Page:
“There is a surge in investment in farming technology, especially in feeding and monitoring systems, and automated photo-period systems to reduce production cycle in both hatcheries and farming sites,” David Labra, commercial manager of Norwegian aquaculture software company Steinsvik, told IntraFish.

“There is an increase in the use of technology across Chile, but it’s more significant in Magallanes, the conditions in the area also need higher investment in this sense, the distances are long and remote control of all the parameters is necessary here."

There are several reasons for all the investment: live information on feeding, temperature, oxygen levels and water conditions from all sites allows for a better control of the process without the need to be physically at the site, and gives a production manager the ability to deal with all the different farms at once. With, in some cases, an eight-hour boat ride to reach farming sites, remote monitoring is crucial.

Communication with the team also increases productivity, and the reduction in logistic costs and feed waste are also strong drivers for investment in technology.

“With the systems that we provide operators are able to see how much feed is being consumed and when fish stop eating, the intelligent feeding system stops automatically distributing feed reducing waste to a minimum,” Labra said.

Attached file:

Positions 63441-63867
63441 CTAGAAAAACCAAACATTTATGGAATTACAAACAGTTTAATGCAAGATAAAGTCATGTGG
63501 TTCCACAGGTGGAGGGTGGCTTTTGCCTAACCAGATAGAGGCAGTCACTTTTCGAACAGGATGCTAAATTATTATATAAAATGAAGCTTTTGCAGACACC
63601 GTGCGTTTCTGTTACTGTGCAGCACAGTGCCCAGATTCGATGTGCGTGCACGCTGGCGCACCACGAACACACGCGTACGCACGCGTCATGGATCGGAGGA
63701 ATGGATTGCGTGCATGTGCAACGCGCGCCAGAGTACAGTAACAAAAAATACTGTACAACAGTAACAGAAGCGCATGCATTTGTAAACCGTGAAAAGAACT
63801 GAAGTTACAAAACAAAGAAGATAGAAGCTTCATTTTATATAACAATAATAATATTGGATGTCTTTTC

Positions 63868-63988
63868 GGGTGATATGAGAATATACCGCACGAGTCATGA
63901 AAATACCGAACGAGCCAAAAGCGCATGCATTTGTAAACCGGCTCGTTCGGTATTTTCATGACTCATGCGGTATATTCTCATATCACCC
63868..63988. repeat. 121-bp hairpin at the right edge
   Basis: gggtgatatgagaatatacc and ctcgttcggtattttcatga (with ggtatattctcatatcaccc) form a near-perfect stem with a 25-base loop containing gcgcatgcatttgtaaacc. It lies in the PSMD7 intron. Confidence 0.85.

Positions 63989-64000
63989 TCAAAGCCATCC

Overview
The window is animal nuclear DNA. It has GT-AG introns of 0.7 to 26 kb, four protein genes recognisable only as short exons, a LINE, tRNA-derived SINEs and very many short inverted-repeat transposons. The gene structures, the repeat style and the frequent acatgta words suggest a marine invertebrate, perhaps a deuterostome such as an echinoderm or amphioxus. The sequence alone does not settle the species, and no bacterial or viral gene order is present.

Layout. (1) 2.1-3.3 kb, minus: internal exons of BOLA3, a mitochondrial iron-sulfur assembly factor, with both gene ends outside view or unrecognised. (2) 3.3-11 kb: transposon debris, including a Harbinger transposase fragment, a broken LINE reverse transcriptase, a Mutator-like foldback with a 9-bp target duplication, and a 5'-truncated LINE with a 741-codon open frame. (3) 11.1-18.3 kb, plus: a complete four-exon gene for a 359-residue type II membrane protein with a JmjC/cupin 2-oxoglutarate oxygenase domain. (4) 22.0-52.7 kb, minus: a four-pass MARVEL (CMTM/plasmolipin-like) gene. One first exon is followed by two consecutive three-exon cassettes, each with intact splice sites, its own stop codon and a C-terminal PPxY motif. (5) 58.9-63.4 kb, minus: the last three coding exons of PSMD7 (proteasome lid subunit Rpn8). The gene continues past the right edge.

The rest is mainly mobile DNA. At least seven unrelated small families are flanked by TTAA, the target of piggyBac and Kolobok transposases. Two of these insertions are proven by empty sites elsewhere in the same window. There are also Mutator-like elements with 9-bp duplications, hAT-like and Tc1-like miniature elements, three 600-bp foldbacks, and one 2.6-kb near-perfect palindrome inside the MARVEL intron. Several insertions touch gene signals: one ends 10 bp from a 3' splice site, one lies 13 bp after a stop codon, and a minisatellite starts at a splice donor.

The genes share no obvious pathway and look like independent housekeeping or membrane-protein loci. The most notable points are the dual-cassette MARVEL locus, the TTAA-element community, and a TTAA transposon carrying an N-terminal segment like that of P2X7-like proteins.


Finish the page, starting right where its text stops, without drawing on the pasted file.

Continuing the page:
“Since feed is 70 percent of the costs of salmon farming, this is extremely important.”

Technology to reduce footprint

All the technological investment also reduces companies' environmental footprint, mainly by lowering the amount of feed that falls to the seabed, a concern for the industry and one of the biggest criticisms of environmentalists and anti-salmon farming activists.

Salmones Magallanes uses Steinsveisk RH Multifeeder to automatically feed all cages from the barge at the same time, something that optimizes the few hours of sun light in Magallanes.

“The days are short in Magallanes, especially in winter, so it’s very important to be able to feed all cages at once and not waste time in feeding them by groups,” Salmones Magallanes' Garay told IntraFish during a visit.

The time is now

With this level of investment in the area, the new era of salmon farming in Magallanes is kicking off with the highest farming standards available.

“It is important for the industry, especially here in Chile where the conditions are so different, to optimize time and reduce costs, and people know that and are able to invest now,” Labra said.

In addition, the arrival of new companies is likely to cause a shortage of workforce in Magallanes, particularly in processing plants. This, according to the industry, could also be a good thing, since it would encourage companies to improve working standards across operations.

Although environmental pressure against salmon farming in Magallanes is strong, investment in technologies that can keep competition at the highest level could set up the industry for the controlled and beneficial growth that it needs right from the beginning.

“It is good the fact that some companies are so committed to this kind of improvement, because that raises standards in the region,” Steinsvik's Labra said.